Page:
Blown To Bits

A Modest Proposal to Combat Music Piracy in College

Saturday, August 2nd, 2008 by Harry Lewis

The Higher Education Act is now at the President’s desk and is certain to be signed. The full text can be viewed here. Like most such laws that update ones previously passed, it is almost unreadable, because it is really an edit log: “change this word to that, add this sentence at the end of that paragraph,” etc.

It includes many disclosure and reporting requirements (colleges will have to include textbook costs in their online catalogs, for example). While I am all in favor of more transparency, my guess is that this will mostly result in colleges adding more clerks to satisfy the requirements, or, for colleges unable to afford more hires, conversion of educational and student-service positions into bean-counting and bean-reporting positions.

A lot of recent interest in the bill has come because of the entertainment industry’s efforts to pressure Congress into making colleges copyright enforcers on its behalf. Colleges are in a unique position — their residential students have no choice of Internet Service Providers. All the bits that students get go through the college’s connections to the Internet. Monitor and choke off illegal activity there, and students have nowhere else to get their bits.

The problem, as I noted in the Commencement issue of the Harvard Crimson, is that colleges should be the last place where communications are monitored for anything without probable cause. Students who have come to college to have new worlds opened up to them, to explore ideas and works that would have caused them shame and shunning at home, should not have every bit they are reading screened for appropriateness. That’s what we expect of Chinese universities, not American universities. If the entertainment industry (which pays a lot of the bills for many congressional campaigns) can get filtering installed on college’s networks, they will likely use that as a precedent to pressure Congress to act against other ISPs. And if the government can compel colleges to exclude this particular kind of material, it can compel colleges to keep out other kinds of bits it deems bad for the young to be consuming.

The compromise version of the Act that is at the President’s desk doesn’t mandate that colleges filter all incoming bits, only to disclose what weapons they are using to help the entertainment industry’s anti-“theft” crusade. But Congress hands the entertainment industry a different huge gift. It mandates that colleges develop plans to buy music subscription services. Here is the relevant language:


  • `(a) In General- Each eligible institution participating in any program under this title shall to the extent practicable–
      `(1) make publicly available to their students and employees, the policies and procedures related to the illegal downloading and distribution of copyrighted materials required to be disclosed under section 485(a)(1)(P); and

      `(2) develop a plan for offering alternatives to illegal downloading or peer-to-peer distribution of intellectual property as well as a plan to explore technology-based deterrents to prevent such illegal activity.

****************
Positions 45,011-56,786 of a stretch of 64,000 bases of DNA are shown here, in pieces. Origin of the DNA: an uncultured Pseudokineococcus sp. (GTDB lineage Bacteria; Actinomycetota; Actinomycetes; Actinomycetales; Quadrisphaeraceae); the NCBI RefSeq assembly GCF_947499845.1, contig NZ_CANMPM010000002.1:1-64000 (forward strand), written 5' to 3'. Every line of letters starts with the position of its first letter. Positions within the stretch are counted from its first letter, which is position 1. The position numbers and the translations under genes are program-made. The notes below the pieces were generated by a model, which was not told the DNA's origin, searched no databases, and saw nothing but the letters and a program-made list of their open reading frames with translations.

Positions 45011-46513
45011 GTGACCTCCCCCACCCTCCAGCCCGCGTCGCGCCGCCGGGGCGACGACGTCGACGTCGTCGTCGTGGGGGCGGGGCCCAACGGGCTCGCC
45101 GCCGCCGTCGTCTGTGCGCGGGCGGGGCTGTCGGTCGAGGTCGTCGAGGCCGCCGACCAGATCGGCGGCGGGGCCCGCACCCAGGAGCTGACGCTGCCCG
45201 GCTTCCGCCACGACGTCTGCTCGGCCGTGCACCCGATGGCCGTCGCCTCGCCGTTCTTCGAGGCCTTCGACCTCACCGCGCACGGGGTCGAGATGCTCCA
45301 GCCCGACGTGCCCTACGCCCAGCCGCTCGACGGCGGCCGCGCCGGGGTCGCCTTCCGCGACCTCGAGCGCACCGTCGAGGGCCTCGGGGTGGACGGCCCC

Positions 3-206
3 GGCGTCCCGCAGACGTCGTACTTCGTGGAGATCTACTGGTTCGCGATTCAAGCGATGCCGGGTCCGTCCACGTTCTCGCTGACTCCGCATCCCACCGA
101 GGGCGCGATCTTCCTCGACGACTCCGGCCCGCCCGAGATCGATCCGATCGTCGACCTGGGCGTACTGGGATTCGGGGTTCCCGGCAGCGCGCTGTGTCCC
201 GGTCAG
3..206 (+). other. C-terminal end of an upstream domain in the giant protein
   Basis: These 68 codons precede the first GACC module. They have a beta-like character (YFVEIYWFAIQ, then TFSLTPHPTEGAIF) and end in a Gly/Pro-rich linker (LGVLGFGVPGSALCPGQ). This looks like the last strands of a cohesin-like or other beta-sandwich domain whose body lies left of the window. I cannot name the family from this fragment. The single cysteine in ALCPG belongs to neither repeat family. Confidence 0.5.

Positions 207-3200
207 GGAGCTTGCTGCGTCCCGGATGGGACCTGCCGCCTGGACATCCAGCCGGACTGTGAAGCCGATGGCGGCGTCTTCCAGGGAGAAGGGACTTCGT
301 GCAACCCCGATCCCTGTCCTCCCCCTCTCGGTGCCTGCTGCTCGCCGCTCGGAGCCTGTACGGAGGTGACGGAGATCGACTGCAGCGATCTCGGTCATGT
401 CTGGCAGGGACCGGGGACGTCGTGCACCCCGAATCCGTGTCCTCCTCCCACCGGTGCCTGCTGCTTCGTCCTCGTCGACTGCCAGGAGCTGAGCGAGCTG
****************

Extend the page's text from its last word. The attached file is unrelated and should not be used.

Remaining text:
Is there another area of private industry from which Congress mandates that colleges plan to buy subscription services? This section goes on to promise grants to colleges who fight the good fight against piracy. The recording and movie studios are rubbing their hands and setting up their money-changing tables right now, waiting for the colleges to line up to negotiate with them as federal law will soon demand.

Here’s a suggestion. Let’s instead pass a law requiring colleges to inspect laptops at the border of their property, the way DHS inspects laptops at the U.S. border, without probable cause. Students arriving as freshmen will have their laptops searched as they are unloaded from their parents’ cars. Same after they come back from winter break, etc. Ipods too, of course.

The reason this won’t happen is that students and their families wouldn’t stand for it. There would be face to face confrontations of a kind not seen since the draft protests of my youth.

The problem with network monitoring, and what makes it a more plausible and acceptable alternative, is that no one would see it happening. We all tend to accept intrusions that are logically equivalent to physical searches, even if we know they are happening, if we don’t see them happening.

The entertainment industry is winning in its efforts to force public and other private institutions keep its anachronistic business models alive for a few years longer. As much money as they claim to be losing, they have plenty to lobby Congress to do their bidding.

3 Responses to “A Modest Proposal to Combat Music Piracy in College”

  1. Paul Says:

    What gives me hope is that stronger and stronger ways of combating the entertainment industry are always being developed. Encryption is pretty handy and hard to get around.

    The entertainment industry is wrong in thinking that if we can’t download content, we’ll buy it. That’s not likely to happen while prices are so ridiculously high and they seek to create tougher restrictions on the content.

    It’s time for them to adapt their business model.

  2. S Smith Says:

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  3. BusinessForNoobs Says:

    Pretty Good